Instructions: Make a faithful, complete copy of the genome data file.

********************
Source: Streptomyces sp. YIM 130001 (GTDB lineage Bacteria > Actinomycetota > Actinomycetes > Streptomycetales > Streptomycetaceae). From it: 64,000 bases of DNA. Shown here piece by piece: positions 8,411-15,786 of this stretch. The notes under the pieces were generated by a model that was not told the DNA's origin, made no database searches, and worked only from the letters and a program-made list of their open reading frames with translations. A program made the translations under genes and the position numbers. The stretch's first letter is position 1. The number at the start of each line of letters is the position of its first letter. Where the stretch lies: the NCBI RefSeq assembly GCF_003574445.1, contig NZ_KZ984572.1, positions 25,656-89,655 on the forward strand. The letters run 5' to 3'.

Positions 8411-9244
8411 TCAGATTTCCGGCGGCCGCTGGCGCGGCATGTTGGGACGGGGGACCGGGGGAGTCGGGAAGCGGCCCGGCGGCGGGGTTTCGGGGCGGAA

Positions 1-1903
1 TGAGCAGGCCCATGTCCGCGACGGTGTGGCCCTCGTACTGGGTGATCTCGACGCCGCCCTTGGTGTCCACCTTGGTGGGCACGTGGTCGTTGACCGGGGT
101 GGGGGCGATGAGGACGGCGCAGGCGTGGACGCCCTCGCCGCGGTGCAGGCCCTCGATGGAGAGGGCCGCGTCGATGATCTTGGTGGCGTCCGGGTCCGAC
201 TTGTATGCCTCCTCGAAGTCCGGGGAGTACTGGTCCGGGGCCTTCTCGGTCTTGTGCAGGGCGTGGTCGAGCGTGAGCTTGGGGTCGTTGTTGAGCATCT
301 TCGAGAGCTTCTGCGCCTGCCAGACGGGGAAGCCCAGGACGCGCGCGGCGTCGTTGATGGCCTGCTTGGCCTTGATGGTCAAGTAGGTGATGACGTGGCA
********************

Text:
Source: Streptomyces sp. YIM 130001 (GTDB lineage Bacteria > Actinomycetota > Actinomycetes > Streptomycetales > Streptomycetaceae). From it: 64,000 bases of DNA. Shown here piece by piece: positions 8,411-15,786 of this stretch. The notes under the pieces were generated by a model that was not told the DNA's origin, made no database searches, and worked only from the letters and a program-made list of their open reading frames with translations. A program made the translations under genes and the position numbers. The stretch's first letter is position 1. The number at the start of each line of letters is the position of its first letter. Where the stretch lies: the NCBI RefSeq assembly GCF_003574445.1, contig NZ_KZ984572.1, positions 25,656-89,655 on the forward strand. The letters run 5' to 3'.

Positions 8411-9244
8411 TCAGATTTCCGGCGGCCGCTGGCGCGGCATGTTGGGACGGGGGACCGGGGGAGTCGGGAAGCGGCCCGGCGGCGGGGTTTCGGGGCGGAA

Positions 1-1903
1 TGAGCAGGCCCATGTCCGCGACGGTGTGGCCCTCGTACTGGGTGATCTCGACGCCGCCCTTGGTGTCCACCTTGGTGGGCACGTGGTCGTTGACCGGGGT
101 GGGGGCGATGAGGACGGCGCAGGCGTGGACGCCCTCGCCGCGGTGCAGGCCCTCGATGGAGAGGGCCGCGTCGATGATCTTGGTGGCGTCCGGGTCCGAC
201 TTGTATGCCTCCTCGAAGTCCGGGGAGTACTGGTCCGGGGCCTTCTCGGTCTTGTGCAGGGCGTGGTCGAGCGTGAGCTTGGGGTCGTTGTTGAGCATCT
301 TCGAGAGCTTCTGCGCCTGCCAGACGGGGAAGCCCAGGACGCGCGCGGCGTCGTTGATGGCCTGCTTGGCCTTGATGGTCAAGTAGGTGATGACGTGGCA